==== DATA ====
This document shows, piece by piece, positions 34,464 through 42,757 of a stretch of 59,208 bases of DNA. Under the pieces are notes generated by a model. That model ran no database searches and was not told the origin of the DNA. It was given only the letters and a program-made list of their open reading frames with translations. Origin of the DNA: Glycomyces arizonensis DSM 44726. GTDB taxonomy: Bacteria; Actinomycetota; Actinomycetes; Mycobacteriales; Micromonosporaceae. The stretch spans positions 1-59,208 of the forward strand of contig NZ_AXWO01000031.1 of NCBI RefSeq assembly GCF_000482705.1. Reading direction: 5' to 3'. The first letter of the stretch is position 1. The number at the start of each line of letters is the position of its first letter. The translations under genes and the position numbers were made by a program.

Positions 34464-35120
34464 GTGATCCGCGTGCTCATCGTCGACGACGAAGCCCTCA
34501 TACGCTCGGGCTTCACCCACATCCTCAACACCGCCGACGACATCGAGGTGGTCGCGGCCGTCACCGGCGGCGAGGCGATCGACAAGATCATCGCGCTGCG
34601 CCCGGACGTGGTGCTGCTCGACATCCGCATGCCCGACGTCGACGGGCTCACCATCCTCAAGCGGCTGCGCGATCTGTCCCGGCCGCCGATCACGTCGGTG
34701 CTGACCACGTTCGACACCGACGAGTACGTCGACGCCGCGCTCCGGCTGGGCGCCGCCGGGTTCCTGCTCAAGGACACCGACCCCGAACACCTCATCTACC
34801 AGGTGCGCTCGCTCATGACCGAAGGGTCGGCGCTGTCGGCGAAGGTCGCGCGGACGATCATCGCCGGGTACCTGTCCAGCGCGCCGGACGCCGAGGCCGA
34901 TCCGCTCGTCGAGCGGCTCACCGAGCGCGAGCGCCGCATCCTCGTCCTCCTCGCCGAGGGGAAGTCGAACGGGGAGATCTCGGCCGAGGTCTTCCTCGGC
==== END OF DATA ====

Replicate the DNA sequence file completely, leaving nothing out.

This document shows, piece by piece, positions 34,464 through 42,757 of a stretch of 59,208 bases of DNA. Under the pieces are notes generated by a model. That model ran no database searches and was not told the origin of the DNA. It was given only the letters and a program-made list of their open reading frames with translations. Origin of the DNA: Glycomyces arizonensis DSM 44726. GTDB taxonomy: Bacteria; Actinomycetota; Actinomycetes; Mycobacteriales; Micromonosporaceae. The stretch spans positions 1-59,208 of the forward strand of contig NZ_AXWO01000031.1 of NCBI RefSeq assembly GCF_000482705.1. Reading direction: 5' to 3'. The first letter of the stretch is position 1. The number at the start of each line of letters is the position of its first letter. The translations under genes and the position numbers were made by a program.

Positions 34464-35120
34464 GTGATCCGCGTGCTCATCGTCGACGACGAAGCCCTCA
34501 TACGCTCGGGCTTCACCCACATCCTCAACACCGCCGACGACATCGAGGTGGTCGCGGCCGTCACCGGCGGCGAGGCGATCGACAAGATCATCGCGCTGCG
34601 CCCGGACGTGGTGCTGCTCGACATCCGCATGCCCGACGTCGACGGGCTCACCATCCTCAAGCGGCTGCGCGATCTGTCCCGGCCGCCGATCACGTCGGTG
34701 CTGACCACGTTCGACACCGACGAGTACGTCGACGCCGCGCTCCGGCTGGGCGCCGCCGGGTTCCTGCTCAAGGACACCGACCCCGAACACCTCATCTACC
34801 AGGTGCGCTCGCTCATGACCGAAGGGTCGGCGCTGTCGGCGAAGGTCGCGCGGACGATCATCGCCGGGTACCTGTCCAGCGCGCCGGACGCCGAGGCCGA
34901 TCCGCTCGTCGAGCGGCTCACCGAGCGCGAGCGCCGCATCCTCGTCCTCCTCGCCGAGGGGAAGTCGAACGGGGAGATCTCGGCCGAGGTCTTCCTCGGC